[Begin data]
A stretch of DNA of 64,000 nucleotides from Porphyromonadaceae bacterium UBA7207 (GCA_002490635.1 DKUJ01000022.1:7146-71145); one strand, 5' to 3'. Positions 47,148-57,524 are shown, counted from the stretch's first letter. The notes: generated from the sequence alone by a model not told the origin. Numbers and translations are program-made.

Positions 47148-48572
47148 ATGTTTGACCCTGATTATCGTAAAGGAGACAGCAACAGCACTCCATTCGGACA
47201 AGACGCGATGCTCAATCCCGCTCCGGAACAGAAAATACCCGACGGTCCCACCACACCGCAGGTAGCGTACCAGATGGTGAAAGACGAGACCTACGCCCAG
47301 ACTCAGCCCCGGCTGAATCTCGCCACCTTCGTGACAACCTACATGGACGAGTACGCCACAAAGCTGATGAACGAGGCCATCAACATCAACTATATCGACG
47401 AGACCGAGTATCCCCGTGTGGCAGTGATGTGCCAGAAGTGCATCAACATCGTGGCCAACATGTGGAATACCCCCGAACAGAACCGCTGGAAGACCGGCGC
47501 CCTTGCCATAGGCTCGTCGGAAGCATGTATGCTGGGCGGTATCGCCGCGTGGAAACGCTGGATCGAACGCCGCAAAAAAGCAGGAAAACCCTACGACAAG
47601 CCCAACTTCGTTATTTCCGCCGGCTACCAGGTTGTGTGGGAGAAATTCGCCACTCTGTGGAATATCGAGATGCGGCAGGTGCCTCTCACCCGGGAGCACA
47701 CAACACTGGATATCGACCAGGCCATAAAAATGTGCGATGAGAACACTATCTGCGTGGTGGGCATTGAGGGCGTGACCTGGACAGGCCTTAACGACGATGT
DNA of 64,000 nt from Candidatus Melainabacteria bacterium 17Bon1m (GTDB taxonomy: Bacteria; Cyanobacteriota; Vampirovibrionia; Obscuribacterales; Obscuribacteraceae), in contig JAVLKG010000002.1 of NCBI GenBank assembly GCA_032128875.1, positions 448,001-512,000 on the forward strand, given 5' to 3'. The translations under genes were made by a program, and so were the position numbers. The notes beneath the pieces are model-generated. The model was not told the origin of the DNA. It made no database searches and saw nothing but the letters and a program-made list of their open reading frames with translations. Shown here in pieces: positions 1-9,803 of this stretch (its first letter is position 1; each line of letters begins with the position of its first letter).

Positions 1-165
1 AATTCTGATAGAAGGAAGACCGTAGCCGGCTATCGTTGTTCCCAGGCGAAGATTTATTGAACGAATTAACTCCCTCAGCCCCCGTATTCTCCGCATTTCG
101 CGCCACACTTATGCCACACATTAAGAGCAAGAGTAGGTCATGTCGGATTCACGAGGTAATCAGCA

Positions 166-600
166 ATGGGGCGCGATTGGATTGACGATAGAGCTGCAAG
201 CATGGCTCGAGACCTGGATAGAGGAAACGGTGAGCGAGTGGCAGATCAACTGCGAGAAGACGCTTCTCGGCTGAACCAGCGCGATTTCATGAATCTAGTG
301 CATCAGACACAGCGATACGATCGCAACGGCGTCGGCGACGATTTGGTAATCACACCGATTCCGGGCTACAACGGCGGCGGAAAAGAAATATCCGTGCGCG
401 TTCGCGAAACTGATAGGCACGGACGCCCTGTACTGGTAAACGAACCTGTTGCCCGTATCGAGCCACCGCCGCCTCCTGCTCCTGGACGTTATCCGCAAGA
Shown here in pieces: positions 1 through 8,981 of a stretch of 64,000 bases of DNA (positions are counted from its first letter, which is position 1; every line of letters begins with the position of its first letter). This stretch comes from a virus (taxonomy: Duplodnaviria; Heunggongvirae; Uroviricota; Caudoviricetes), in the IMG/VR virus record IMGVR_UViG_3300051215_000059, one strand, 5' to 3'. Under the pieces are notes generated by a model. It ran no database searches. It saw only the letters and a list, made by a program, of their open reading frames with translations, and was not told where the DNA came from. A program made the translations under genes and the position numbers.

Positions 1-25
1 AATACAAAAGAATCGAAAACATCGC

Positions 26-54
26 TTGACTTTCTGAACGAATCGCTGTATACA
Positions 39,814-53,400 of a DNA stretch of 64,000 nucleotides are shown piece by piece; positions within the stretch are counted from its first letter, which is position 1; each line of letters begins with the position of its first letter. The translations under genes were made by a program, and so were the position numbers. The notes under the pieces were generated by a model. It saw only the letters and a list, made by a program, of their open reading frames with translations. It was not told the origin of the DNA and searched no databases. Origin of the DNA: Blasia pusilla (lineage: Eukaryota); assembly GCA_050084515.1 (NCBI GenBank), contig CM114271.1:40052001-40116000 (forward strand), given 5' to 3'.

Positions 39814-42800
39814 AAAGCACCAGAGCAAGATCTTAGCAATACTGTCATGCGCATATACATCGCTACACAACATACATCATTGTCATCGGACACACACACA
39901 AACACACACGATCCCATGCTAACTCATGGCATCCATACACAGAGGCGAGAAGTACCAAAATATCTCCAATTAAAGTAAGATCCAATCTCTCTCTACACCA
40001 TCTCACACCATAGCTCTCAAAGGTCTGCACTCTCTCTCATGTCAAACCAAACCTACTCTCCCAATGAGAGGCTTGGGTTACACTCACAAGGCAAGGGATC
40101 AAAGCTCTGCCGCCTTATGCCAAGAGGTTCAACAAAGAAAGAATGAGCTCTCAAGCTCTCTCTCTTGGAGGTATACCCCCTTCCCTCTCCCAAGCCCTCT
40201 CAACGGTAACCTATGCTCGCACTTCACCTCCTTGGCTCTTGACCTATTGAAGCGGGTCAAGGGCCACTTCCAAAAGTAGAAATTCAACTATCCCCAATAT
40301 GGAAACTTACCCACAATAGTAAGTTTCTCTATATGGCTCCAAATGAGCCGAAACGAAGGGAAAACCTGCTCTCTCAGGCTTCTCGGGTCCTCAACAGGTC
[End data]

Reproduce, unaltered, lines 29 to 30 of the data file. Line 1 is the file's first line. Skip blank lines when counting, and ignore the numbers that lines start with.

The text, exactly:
40101 AAAGCTCTGCCGCCTTATGCCAAGAGGTTCAACAAAGAAAGAATGAGCTCTCAAGCTCTCTCTCTTGGAGGTATACCCCCTTCCCTCTCCCAAGCCCTCT
40201 CAACGGTAACCTATGCTCGCACTTCACCTCCTTGGCTCTTGACCTATTGAAGCGGGTCAAGGGCCACTTCCAAAAGTAGAAATTCAACTATCCCCAATAT